Unlike its predecessor, The Jewel of the Nile gets a surround track, which is good. The problem with it was that the sound quality was inconsistent and all over the place. The dialogue levels were way too low, so when I had to turn up my receiver to compensate, the explosions woke me up from the power nap I was having, since the movie was seriously testing my insomnia. In another step unlike its predecessor, The Jewel of the Nile has a commentary, though it's with Director Lewis Teague (Cujo) and not with the main actors. What's great about commentaries with individuals on their universally panned films is that they're either a little defensive on the film or the choices in it (witness The Godfather, Part III for instance), or the general train of thought is something along the lines of "well, it seemed good at the time." Teague is more along the lines of the latter, discussing what he thought at the time of taking the project. He also provides some biographical information on his career, along with some memories of the production. It's not too bad, all things considered. The retrospective look back at the production is also a little bit interesting, as the filmmakers recall the production and also provide a little bit of defense to it, because its large scale and multinational crew. Turner candidly discussed not wanting to do the film (until Douglas managed to get Thomas to come aboard for some script rewrites). There was a plane crash that claimed several lives of the crew, including the production designer, which further jinxed the production, and the actors discuss (some more frank than others) how challenging the shoot was. It's not that bad of a piece and helps to provide an additional look at the production that others may not have been aware of. Along with a look at the script of the film and DeVito's humorous trailer, there are a half dozen deleted scenes that complete this new edition.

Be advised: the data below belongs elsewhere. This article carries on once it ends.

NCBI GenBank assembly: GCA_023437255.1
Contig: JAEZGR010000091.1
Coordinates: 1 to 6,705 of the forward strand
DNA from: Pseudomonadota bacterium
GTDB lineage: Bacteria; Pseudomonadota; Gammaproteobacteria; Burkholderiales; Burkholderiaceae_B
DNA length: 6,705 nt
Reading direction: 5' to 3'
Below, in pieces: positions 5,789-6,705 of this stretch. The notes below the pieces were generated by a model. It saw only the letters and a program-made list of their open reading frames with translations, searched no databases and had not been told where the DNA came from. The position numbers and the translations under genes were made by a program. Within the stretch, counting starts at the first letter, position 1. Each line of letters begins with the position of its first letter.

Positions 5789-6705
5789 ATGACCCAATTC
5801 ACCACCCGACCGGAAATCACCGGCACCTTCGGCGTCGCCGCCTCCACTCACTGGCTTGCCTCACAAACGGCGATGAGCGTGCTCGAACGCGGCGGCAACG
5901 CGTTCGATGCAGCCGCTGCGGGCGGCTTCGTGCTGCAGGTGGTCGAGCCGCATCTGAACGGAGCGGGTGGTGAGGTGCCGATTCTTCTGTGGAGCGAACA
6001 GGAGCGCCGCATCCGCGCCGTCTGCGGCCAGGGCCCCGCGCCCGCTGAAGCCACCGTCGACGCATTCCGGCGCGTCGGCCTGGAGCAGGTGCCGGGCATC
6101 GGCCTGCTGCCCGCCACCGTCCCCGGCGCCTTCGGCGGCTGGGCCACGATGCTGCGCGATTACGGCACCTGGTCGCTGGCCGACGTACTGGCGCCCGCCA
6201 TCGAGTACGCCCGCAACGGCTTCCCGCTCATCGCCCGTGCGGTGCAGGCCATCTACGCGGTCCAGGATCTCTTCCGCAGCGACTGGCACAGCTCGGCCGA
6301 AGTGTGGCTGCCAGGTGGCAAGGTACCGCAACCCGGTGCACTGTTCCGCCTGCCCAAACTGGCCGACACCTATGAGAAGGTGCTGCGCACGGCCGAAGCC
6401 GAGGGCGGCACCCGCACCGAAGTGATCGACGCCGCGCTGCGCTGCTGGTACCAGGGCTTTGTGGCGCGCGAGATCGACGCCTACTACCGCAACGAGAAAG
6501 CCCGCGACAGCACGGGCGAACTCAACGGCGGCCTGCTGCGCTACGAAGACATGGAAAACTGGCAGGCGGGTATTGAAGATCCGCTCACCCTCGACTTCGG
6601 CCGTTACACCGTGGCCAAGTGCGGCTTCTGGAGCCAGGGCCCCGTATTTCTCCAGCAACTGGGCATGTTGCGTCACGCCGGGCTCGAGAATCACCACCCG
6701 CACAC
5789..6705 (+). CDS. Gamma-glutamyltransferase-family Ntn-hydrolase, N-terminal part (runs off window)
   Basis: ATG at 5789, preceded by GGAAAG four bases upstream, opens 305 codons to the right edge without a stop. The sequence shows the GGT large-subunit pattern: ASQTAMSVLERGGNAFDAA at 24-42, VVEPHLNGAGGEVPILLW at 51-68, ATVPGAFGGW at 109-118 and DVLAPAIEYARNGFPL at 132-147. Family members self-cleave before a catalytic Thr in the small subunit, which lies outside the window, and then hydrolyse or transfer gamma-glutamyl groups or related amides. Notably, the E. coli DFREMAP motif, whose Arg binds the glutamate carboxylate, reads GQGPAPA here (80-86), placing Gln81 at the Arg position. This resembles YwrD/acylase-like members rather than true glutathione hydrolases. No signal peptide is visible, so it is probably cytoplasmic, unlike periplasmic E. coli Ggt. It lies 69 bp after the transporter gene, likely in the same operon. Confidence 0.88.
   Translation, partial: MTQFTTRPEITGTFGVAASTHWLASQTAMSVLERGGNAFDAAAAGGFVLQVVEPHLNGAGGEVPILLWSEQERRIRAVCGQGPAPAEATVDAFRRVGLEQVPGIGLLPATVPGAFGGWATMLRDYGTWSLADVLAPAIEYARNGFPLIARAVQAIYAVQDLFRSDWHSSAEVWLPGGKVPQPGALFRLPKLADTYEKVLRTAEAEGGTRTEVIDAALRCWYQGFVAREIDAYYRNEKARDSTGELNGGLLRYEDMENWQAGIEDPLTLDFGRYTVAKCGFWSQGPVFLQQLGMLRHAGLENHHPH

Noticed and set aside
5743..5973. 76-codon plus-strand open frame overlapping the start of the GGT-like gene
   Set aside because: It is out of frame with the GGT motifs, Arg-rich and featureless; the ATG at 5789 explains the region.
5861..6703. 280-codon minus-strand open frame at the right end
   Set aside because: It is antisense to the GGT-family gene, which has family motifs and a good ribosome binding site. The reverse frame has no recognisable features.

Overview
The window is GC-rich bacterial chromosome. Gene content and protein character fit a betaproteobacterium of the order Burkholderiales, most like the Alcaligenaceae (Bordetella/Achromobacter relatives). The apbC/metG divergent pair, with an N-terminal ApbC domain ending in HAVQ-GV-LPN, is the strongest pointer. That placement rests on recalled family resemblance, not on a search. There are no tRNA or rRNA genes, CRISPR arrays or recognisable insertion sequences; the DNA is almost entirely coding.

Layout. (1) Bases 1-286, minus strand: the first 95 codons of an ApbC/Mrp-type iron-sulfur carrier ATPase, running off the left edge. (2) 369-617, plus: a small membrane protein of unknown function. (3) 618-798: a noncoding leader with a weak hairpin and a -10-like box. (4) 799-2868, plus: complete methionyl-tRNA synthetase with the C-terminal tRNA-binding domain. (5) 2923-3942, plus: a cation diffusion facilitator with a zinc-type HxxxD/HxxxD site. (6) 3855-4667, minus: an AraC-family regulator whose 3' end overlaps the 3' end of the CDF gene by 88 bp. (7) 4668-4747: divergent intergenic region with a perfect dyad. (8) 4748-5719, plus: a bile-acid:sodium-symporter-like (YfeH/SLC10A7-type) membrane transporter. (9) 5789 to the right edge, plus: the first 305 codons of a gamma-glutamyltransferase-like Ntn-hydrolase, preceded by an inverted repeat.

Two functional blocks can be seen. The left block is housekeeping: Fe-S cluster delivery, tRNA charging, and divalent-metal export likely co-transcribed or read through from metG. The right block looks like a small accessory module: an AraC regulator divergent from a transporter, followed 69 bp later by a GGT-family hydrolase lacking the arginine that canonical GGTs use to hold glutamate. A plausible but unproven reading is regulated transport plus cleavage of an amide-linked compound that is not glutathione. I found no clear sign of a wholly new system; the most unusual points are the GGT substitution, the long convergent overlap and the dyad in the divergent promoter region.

What's the most memorable thing about The Jewel of the Nile? The Billy Ocean video. What's the logical thing that could have been included in this new edition of the film as an extra that wasn't included here? You guessed it. Not that I'm complaining of course, since I have VH-1 and am subjected to repeats of their "I Love the '80s" retrospectives on a weekly basis, but come on, this is just common sense here.
Every so often I ask the philosophical question that if a sequel is so bad that no one watches, does the film exist? Well, I can tell you it does, and after sitting though The Jewel of the Nile, it seems more and more apparent to me that in the rush to strike while the iron was hot, no one forgot to put on the safety gloves of quality before putting their greedy little hands back in the fire. I hope the blisters linger.
When the going gets tough and are charged, they are found guilty. Proceed with the next case.
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Scales of Justice
* 2.35:1 Anamorphic
* Dolby Digital 4.0 ES (English)
* Dolby Digital 2.0 Stereo (French)
* Dolby Digital 1.0 Mono (Spanish)
Running Time: 102 Minutes
Release Year: 1985
MPAA Rating: Rated PG
* Commentary with Director Lewis Teague
* Deleted Scenes